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VERSAILLES 1685: A Game of Intrigue at the Court of Louis XIV

Reviewed by  Mr. Bill & Lela


This game does two things very well.  It gives you a real feel for what it was really like to live as one of the elite at the Court of Louis XIV of France (the Sun King), and for the opulence and richness of his Palace at Versailles.

The Palace has been faithfully recreated in all its glory... including the solid gold trim, the elaborately painted ceilings, the marble inlaid floors, the gorgeous furniture, the indoor and outdoor cultivated tropical plants, the famous Hall of Mirrors and the equally famous Garden Maze, and even the priceless paintings on the walls.  You can explore and look around to your heart's content both during the game and in the 'Tour Only' feature.  Almost everything can be viewed up close, and it's all accompanied by the style of classical music that was popular at the time.

Most of the major rooms are named, and can be referenced for history and function in the encyclopedia that is part of the game.  All of the famous people, mistresses, and many of the servants are in the extravagant Court dress of the era.  They can likewise be clicked on to access their personal histories, including their jealousies and political intrigues, and how they fit into the situation at the time of the game.  In addition you can access information about the customs of the time, what happened after Louis died, and many other interesting facts about the era.

The adventure game itself looks like it was designed to enhance your appreciation for these elements, and is simple and straightforward.  It all takes place during one day in the life of the King and is divided into segments corresponding to what he did at that particular time of day, because Court life revolved around him.

You play Lalande, one of the King's personal bedchamber valets, an honor and an important position in those days.  It meant that you were trusted and allowed to be in the King's presence, making you privy to information not even known to members of the royal family.  You learn from your superior, Bontemps, the head valet and sort of personal aide to the King who is responsible for palace security, that an anonymous and cryptic message has been received threatening to burn the Palace to the ground.  And the message says that all is already in place to do so.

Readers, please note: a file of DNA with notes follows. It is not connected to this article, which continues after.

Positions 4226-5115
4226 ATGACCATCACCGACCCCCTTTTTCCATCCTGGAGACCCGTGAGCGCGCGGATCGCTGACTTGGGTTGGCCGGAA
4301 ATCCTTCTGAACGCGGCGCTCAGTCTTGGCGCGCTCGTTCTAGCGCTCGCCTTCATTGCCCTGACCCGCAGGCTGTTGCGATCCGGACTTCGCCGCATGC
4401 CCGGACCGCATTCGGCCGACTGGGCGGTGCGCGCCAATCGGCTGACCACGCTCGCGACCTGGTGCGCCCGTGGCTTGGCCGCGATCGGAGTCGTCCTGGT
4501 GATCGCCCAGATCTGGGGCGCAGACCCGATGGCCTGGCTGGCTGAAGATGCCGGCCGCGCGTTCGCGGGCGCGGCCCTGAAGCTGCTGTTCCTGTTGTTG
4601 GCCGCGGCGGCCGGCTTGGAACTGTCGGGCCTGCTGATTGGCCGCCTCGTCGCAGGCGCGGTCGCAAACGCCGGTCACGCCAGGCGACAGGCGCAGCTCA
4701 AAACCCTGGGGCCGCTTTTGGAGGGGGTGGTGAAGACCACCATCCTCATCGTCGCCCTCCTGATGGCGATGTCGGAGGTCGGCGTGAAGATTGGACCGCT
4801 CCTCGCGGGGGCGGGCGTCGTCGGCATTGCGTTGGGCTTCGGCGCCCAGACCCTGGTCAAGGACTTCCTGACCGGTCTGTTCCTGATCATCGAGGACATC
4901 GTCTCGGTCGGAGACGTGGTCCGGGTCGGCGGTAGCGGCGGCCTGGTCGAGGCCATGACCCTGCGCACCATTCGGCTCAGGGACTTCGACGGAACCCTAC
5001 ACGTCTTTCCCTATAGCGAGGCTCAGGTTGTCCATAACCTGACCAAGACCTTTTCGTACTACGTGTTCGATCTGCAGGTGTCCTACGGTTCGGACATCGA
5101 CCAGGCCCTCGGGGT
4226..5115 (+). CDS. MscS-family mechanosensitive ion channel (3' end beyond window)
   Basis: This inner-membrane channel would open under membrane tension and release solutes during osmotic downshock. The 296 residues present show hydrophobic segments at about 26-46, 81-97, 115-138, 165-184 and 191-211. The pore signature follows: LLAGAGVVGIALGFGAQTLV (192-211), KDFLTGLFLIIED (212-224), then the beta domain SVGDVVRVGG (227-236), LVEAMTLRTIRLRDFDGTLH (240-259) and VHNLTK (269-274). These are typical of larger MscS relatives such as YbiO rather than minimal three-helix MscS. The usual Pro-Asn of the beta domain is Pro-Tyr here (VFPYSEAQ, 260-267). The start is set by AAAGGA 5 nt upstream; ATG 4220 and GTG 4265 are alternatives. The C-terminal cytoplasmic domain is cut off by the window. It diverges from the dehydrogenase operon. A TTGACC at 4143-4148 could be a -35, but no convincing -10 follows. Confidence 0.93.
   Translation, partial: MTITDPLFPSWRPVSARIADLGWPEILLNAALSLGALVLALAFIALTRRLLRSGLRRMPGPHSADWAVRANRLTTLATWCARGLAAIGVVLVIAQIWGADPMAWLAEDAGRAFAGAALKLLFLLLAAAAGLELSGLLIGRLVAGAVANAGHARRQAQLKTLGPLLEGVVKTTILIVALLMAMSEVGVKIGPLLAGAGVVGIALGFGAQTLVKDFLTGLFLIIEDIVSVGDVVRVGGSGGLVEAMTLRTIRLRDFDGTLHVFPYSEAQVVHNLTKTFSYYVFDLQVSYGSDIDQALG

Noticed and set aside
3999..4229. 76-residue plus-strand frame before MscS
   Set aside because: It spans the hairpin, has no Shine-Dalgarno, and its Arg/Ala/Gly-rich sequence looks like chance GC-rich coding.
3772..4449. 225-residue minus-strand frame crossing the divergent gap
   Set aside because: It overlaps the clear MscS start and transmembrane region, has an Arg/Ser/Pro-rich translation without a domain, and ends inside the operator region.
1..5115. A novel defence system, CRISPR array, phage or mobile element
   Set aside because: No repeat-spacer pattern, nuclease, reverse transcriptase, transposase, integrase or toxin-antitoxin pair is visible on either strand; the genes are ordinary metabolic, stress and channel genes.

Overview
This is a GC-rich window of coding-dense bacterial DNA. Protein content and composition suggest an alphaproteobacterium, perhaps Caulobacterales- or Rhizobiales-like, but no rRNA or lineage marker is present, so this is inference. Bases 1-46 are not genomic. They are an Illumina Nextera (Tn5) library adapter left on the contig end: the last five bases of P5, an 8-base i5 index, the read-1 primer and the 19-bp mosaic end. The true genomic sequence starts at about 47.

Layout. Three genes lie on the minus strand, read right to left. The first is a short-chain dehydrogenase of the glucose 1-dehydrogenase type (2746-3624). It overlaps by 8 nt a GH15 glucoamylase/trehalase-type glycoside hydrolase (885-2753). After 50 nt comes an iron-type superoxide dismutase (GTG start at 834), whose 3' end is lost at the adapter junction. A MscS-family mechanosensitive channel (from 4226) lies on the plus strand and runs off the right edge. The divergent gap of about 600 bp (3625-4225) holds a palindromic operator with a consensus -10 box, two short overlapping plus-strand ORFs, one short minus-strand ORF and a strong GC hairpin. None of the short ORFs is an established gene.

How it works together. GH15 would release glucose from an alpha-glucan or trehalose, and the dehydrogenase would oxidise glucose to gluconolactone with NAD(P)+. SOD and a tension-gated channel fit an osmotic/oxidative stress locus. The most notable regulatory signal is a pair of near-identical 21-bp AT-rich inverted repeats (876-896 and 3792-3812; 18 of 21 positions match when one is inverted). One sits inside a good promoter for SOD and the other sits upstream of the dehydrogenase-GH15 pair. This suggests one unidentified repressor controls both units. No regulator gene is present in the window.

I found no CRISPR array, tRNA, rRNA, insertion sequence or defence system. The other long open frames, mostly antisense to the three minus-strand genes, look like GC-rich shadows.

This must be stopped at all costs, for Versailles means too much to the King.  It is his ongoing work of art, and is a symbol of the glory of his reign.  But the madman could be almost anyone because resentment and jealousy are rampant, with people falling in and out of favor daily, sometimes hourly.  Bontemps puts you in charge of finding the culprit and dismantling the setup before it is too late.

It is a 1st person, point and click game with 360-degree scrolling, an easy interface and minimal inventory.  The game is linear and the puzzles are straightforward and not too difficult.  But if you do run into a situation where you don't know what to do about a problem or what to do next, Bontemps will tell you.  A paper map comes in the box, and one can also be accessed during the game.

This is one of the games that Cryo co-produced with the National Museum for historical detail and accuracy.  It is a fascinating and revealing close-up look into a lifestyle and grandeur that no longer exists.


Full View Screenshot

Co-produced (1996) by Reunion des Musees Nationaux, Canal+ Multimedia, and Cryo Interactive Entertainment.  Published by Cryo Interactive Entertainment.

Rated:   3+   for Ages 3 and Up  by  ELSPA  (European Leisure Software Publishers Association)

Minimum System Requirements:  Windows

Where To Buy This Game:

Walkthroughs or Hints:

"Walkthrough" available here!


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